Elizabeth Warren and Bernie Sanders get off Israel bandwagon, for once

US Politics
on 30 Comments

The Senate is warning Palestinians against undertaking any “negative” unilateral actions re Israel at the United Nations, and look who isn’t signing on to the letter that AIPAC has endorsed: Elizabeth Warren of Massachusetts. Folks have been pressing Warren and her staffers not to sign this letter – and she didn’t. Neither did Bernie Sanders of Vermont. Maybe the national publicity and pressure on these progressives over their Israel-Palestine positions moved them? Maybe they’re tacking ahead of 2016? Here are the 12 non-signers, from both parties:

Bernard Sanders (I), Bob Corker (R), Elizabeth Warren (D), Harry Reid*, Jeff Sessions (R), John D. Rockefeller IV*, Lisa Murkowski (R), Patrick J. Leahy* (D), Rand Paul (R), Tammy Baldwin (D), Tom Coburn (R), Tom Harkin* (D).

(*Majority leader/ senior committee chairs who don’t usually subscribe to these things)

Is this the beginning of a Senate “refuser caucus”? We can only hope. A friend who emailed the office of one liberal northeastern senator who did sign the letter got back this note:

Thank you for sharing your concerns with the Senator. I would like to share with you the J Street perspective on the letter if that helps.

J Street supported the letter, right alongside AIPAC. Another sign of JStreet as “AIPAC Lite” giving liberal cover for the Israel lobby agenda.

The text of the letter is up at New Hampshire Senator Kelly Ayotte‘s site. It urges the State Department to keep Hamas from rebuilding its military capabilities and governing Gaza, and to prevent the Palestinian Authority from going to the International Criminal Court.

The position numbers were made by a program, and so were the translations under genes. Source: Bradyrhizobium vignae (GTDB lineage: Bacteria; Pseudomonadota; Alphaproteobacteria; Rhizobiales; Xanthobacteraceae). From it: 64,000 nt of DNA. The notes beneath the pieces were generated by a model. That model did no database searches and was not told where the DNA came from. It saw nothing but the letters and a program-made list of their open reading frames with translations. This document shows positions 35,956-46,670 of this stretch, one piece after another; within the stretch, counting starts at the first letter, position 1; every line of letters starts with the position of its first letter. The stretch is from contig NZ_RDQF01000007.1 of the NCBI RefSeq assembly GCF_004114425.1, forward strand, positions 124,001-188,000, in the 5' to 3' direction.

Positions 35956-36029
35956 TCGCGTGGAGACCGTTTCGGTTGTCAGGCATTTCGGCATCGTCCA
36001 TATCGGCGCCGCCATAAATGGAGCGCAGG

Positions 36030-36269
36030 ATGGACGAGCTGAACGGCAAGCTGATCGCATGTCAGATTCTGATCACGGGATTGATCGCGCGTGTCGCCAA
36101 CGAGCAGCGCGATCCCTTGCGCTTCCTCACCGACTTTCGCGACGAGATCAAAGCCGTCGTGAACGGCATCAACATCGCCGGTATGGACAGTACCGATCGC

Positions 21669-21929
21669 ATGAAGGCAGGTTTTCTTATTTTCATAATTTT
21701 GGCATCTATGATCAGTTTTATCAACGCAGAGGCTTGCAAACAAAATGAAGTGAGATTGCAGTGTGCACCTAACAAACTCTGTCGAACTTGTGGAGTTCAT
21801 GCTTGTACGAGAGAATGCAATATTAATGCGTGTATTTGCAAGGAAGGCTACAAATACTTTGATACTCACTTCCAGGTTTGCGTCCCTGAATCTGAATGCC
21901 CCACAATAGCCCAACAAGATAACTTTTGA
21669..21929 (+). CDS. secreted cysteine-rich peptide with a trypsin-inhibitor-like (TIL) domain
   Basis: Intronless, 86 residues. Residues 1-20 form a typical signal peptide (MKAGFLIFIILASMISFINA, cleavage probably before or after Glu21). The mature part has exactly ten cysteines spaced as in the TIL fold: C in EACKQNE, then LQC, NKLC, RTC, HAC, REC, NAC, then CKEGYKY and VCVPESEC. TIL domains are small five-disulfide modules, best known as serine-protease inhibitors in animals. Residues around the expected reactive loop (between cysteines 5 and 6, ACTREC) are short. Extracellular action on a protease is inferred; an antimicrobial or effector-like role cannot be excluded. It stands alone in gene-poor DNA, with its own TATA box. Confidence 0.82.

Letter Presses Administration to Prevent Hamas from Rebuilding Military Capabilities and Calls for Gaza Demilitarization
Sep 23, 2014
Washington DC- Today, U.S. Senators Kelly Ayotte (R-NH), a member of the Senate Armed Services Committee, and Bob Casey (D-PA), a member of the National Security Working Group, announced that they’ve led a letter signed by 88 senators to Secretary of State John Kerry urging the Administration to take steps to ensure that no assistance is diverted to Hamas, support the Palestinian Authority’s effort to govern in Gaza, and discourage Palestinian unilateral measures at the United Nations and International Criminal Court that bypass direct negotiations and undermine the resumption of Israeli-Palestinian negotiations.
The Senators wrote, “As we look ahead to the next few months, we urge you to focus on three key objectives: (1) preventing Hamas from rebuilding its military capabilities; (2) enabling the Palestinian Authority to move toward becoming the Palestinian governing authority in Gaza; and (3) preventing negative developments at the UN General Assembly, UN Human Rights Council, and the International Criminal Court that could derail any prospects for the resumption of peace talks between Israel and the Palestinians.”